Paranoia as a System: The Loss of Brown

The Loss of Brown began as an exploration of my own paranoias, where a sense of ration irrational fear lies. The Loss of Brown was an attempt to return to a paranoia that has been with me for much of my life, one that is less traceable, more abstract. The Loss of Brown documents the identity washing that occurred on my trips back home from the Rio Grande Valley while growing up in Texas. 

The Loss of Brown is an homage to the culture and power of South Texas. It leans heavily into the mestiza consciousness that Gloria Anzaldua proposes in Borderlands as well as my own experiences moving between the mestiza. There is an emphasis on the parts of this journey that have given me anxiety throughout my life. The border checkpoints that my family and I would have to cross, within our country, drove my paranoia as a child. Wondering what it was these agents had to judge our citizenship on when all they asked was if we were US citizens.

The Loss of Brown is made up of 4 large paper canvasses. The canvasses connect together to create an image mapping the journey from Matamoros to San Antonio. A tale of the emotional impact diaspora had on my people, the abstract painting used in it visualizes what this act of migration, integration, and loss has on the psyche. Utilizing collage, finger painting, and brushwork, the psychological and physical toll of the journey is conveyed.  Surrounding this is the harsh painting of the enclosed area this migration occurs in. The Rio Grande Valley is its own world, and my map in part aims to give it a value that is often neglected by those unfamiliar with it.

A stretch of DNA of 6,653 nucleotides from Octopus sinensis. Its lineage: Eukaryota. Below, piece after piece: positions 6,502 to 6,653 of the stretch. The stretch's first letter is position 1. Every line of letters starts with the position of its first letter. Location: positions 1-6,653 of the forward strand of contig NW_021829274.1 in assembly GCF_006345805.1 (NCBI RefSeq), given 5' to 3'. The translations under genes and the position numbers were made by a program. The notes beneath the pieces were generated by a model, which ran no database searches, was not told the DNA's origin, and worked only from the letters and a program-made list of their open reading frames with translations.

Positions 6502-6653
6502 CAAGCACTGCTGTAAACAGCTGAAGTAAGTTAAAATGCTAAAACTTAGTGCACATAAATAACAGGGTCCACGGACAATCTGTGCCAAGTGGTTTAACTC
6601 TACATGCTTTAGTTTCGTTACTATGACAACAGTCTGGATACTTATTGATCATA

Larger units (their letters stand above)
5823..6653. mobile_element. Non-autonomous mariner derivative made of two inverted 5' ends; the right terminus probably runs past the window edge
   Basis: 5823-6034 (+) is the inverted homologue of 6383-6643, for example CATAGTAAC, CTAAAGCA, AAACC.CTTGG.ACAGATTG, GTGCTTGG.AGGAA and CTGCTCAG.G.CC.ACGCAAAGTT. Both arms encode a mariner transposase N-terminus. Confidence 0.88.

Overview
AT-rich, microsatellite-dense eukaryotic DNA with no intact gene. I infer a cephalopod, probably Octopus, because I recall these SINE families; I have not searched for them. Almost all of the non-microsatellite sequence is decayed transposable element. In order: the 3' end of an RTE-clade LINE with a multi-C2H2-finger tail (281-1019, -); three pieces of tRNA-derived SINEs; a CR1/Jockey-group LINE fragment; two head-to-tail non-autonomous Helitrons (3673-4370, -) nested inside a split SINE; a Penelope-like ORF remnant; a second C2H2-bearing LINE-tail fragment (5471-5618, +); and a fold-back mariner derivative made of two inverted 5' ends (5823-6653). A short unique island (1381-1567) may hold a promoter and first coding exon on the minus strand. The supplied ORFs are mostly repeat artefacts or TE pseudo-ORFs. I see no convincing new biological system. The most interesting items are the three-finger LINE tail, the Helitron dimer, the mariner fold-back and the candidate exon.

There’s an unfamiliarity with the subject that most viewers will feel when looking at this piece. The Loss of Brown forces people to explore an experience unknown to many, a world that holds the story of migration in its sand.

Author: Alejo Pena Soto